Except for estimating the degree of steerability of the underlying assemblage in an MDI scenario, here we show that our experimental results directly bound the degree of entanglement ER(ρ_{AB}) of the underlying state and the degree of measurement incompatibility IR({E_{a∣x}}) of Alice’s measurements. We briefly recall these two quantities in Supplementary Note 6. The result is shown in Fig. 3b. The detail of the quantum state tomography to access these two quantities are also shown in Supplementary Note 7. Our results are based on the fact that the steering robustness of the assemblage SR({σ_{a∣x}}) is a lower bound on the entanglement robustness ER(ρ_{AB})^{38} and incompatibility robustness IR({E_{a∣x}})^{23,26,63}. Therefore, as \({{\mathcal{S}}}^{\text{LB}}({\bf{P}})\) is a lower bound on the steering robustness, \({{\mathcal{S}}}^{\text{LB}}({\bf{P}})\) is also used to provide a lower bound on ER(ρ_{AB}) and IR({E_{a∣x}}).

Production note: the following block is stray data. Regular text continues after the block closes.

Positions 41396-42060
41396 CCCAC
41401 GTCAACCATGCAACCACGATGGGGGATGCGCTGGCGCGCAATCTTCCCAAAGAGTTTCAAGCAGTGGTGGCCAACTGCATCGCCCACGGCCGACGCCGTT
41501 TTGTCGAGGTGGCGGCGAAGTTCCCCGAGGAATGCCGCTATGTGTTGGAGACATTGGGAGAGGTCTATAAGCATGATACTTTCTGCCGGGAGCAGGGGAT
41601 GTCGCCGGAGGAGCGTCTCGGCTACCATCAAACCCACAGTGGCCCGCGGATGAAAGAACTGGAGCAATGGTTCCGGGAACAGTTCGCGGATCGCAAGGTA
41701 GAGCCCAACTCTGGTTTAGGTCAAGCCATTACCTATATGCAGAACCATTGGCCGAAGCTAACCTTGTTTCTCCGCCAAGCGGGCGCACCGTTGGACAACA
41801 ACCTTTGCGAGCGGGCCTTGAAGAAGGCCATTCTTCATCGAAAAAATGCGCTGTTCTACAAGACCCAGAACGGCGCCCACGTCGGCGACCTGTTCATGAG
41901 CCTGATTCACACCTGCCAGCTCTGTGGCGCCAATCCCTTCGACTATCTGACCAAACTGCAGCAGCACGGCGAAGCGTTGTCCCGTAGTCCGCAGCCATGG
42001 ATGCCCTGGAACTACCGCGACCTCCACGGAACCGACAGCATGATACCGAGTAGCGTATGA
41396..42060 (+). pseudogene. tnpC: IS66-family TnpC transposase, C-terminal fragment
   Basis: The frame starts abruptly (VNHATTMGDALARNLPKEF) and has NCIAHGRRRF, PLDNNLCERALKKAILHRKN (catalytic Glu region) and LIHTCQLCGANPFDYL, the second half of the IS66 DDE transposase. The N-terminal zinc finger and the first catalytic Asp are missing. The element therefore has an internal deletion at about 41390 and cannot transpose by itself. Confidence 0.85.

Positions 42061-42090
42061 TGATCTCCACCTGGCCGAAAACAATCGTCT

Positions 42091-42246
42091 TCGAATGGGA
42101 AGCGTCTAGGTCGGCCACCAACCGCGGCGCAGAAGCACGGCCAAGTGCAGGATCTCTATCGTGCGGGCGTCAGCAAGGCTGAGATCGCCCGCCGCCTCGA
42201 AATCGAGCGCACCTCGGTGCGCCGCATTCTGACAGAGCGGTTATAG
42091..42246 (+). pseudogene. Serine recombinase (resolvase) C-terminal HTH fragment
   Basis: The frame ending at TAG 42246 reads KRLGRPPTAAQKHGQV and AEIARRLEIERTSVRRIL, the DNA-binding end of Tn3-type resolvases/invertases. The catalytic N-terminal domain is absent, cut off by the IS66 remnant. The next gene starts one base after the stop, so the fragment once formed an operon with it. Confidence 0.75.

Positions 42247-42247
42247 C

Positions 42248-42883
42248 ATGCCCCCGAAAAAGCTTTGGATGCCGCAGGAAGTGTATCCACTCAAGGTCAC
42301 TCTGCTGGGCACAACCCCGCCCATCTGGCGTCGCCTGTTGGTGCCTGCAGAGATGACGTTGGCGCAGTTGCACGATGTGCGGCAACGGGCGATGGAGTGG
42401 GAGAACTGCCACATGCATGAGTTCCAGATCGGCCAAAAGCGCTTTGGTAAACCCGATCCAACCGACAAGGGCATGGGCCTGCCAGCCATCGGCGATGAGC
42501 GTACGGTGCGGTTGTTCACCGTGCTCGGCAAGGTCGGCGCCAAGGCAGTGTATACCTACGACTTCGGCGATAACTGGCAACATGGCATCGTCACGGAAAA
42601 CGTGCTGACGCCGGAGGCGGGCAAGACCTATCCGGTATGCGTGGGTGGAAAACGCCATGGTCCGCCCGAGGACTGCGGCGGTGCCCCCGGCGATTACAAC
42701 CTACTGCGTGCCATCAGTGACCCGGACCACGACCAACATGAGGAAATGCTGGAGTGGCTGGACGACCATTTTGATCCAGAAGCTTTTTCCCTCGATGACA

Discussion
In this work, we consider a variant of QRSGs, by which we introduce a measure of steerability in a MDI scenario, i.e., without making assumptions on the involved measurements nor the underlying assemblage. The only characterized quantities are the observed statistics and a tomographically complete set of quantum states for Bob. Through this, all steerable assemblages can be witnessed, in contrast to the fact that only a subset of steerable assemblages can be detected in the standard DI scenario. We further show that it is a convex steering monotone by proving the equivalence to the steering fraction as well as the steering robustness. Therefore, the MDISM provides a lower bound on the degree of entanglement of the unknown quantum state and measurement incompatibility of the involved measurements. Besides, our approach is able to detect steerability in an MDI scenario with arbitrary detection losses and provide a lower bound on the steerability of the underlying assemblage.